jQuery is great. It provides solid core features that let you do magic while serving as the foundation for the simplest or most complex plugin. It's no surprise then that there are countless plugins out there, for free, which are supposed to save you time and headaches. I gotta say though that I've never gone wrong in rewriting my own plugin from scratch to meet my specific needs. Why? Because most jQuery plugins try to do too much - they take too many options, support too many use cases, and, as a consequence, are bloated, slow and hard to change.
I'm not saying these plugins are bad (the official jQuery UI or any other). No doubt they handle a bunch of things that I haven't even considered, including accessibility, cross browser support, multiple languages and so on. But oftentimes you don't need all that stuff, or at least not most of it. A plugin that supports 45 languages and is fully accessible isn't worth much to me if its painfully slow and I just care about english.
This is why I don't generally make my plugins available, unless I'm specifically asked. For me, plugin development is fun and relatively easy..so why not spend 3 hours building the perfect grid specifically for my system if the outcome is massive performance increases on some of our clients low end desktops?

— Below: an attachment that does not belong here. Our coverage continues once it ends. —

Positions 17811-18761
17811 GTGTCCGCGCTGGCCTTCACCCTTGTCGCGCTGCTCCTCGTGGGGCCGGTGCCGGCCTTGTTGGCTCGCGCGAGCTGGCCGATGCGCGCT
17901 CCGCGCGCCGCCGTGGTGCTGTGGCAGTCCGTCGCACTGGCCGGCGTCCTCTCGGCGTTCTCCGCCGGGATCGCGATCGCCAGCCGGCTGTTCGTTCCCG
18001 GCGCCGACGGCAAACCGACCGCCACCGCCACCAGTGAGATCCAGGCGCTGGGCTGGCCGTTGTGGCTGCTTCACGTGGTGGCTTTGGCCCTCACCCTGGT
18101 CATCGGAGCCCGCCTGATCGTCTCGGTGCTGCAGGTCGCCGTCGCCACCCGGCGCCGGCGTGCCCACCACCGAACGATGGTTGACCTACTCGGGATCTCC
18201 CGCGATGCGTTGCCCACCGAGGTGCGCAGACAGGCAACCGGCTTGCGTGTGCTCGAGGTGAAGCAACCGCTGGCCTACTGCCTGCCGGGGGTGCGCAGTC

There's 1 plugin type I told myself I'd never write: date picker. But I needed something to pick a range for the reporting UI of mogade, and I thought to myself, I might as well try and write it myself (in the past I've used and been happy with this one). It ended up being easier than i thought for my very simple needs. It works in Chrome, Firefox and IE 8. Does it work in IE 6, 7 or 9? I don't know nor do I care. Does it support X or Y or Z? No.
What it does do is provide the most basic components of a date range picker. To me, this is how plugins should be. Rather than add every feature imaginable and making it difficult for developers to change the behavior to meet their needs, build a smaller and more focused core and let developers add to it as needed. A visual plugin, to me, is like a design pattern...it should be a start.
So the datePicker is available on github. And here's what it looks like:
Date constructor is clever about things like day 0 or month 12. So if you are on month 11 (December, 0 based) and you want to get the 1st of the next month, you can just do new
Date(currentDate.getFullYear(), currentDate.getMonth()+1, 1); and the year will roll over. Getting the last day of a month is as simple as:
Date(currentDate.getFullYear(), currentDate.getMonth()+1, 0). Also, I forgot that IE doesn't let you set the
innerHTML of table/tr/td elements. That's just stupid. And, for the first time ever, I had a jQuery selector not work in IE but work fine in all browsers:
td:not([colspan]) always returns an empty set in IE...I saw other posts which seem to confirm the issue.
Anyways, enjoy, and remember, favor plugins that let you add the features you want rather than those which tried to anticipate your every need.